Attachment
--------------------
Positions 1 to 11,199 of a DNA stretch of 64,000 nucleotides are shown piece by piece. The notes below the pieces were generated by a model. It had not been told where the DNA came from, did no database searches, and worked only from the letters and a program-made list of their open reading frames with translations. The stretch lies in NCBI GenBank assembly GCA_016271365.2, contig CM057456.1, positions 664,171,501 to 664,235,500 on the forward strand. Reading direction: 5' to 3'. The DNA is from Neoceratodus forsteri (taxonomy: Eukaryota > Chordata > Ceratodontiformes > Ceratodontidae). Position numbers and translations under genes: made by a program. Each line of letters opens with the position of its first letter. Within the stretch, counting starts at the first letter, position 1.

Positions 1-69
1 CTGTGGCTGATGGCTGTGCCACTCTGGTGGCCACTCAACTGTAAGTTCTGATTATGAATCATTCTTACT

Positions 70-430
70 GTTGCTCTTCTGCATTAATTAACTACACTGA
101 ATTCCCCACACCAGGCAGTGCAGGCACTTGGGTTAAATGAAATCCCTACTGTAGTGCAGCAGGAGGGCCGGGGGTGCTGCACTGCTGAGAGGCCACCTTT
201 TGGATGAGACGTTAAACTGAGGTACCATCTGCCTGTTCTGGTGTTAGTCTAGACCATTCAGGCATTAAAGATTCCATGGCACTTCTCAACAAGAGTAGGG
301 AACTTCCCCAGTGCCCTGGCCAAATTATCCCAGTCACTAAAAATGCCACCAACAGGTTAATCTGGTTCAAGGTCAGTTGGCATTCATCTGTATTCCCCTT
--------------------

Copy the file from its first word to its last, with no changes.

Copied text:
Positions 1 to 11,199 of a DNA stretch of 64,000 nucleotides are shown piece by piece. The notes below the pieces were generated by a model. It had not been told where the DNA came from, did no database searches, and worked only from the letters and a program-made list of their open reading frames with translations. The stretch lies in NCBI GenBank assembly GCA_016271365.2, contig CM057456.1, positions 664,171,501 to 664,235,500 on the forward strand. Reading direction: 5' to 3'. The DNA is from Neoceratodus forsteri (taxonomy: Eukaryota > Chordata > Ceratodontiformes > Ceratodontidae). Position numbers and translations under genes: made by a program. Each line of letters opens with the position of its first letter. Within the stretch, counting starts at the first letter, position 1.

Positions 1-69
1 CTGTGGCTGATGGCTGTGCCACTCTGGTGGCCACTCAACTGTAAGTTCTGATTATGAATCATTCTTACT

Positions 70-430
70 GTTGCTCTTCTGCATTAATTAACTACACTGA
101 ATTCCCCACACCAGGCAGTGCAGGCACTTGGGTTAAATGAAATCCCTACTGTAGTGCAGCAGGAGGGCCGGGGGTGCTGCACTGCTGAGAGGCCACCTTT
201 TGGATGAGACGTTAAACTGAGGTACCATCTGCCTGTTCTGGTGTTAGTCTAGACCATTCAGGCATTAAAGATTCCATGGCACTTCTCAACAAGAGTAGGG
301 AACTTCCCCAGTGCCCTGGCCAAATTATCCCAGTCACTAAAAATGCCACCAACAGGTTAATCTGGTTCAAGGTCAGTTGGCATTCATCTGTATTCCCCTT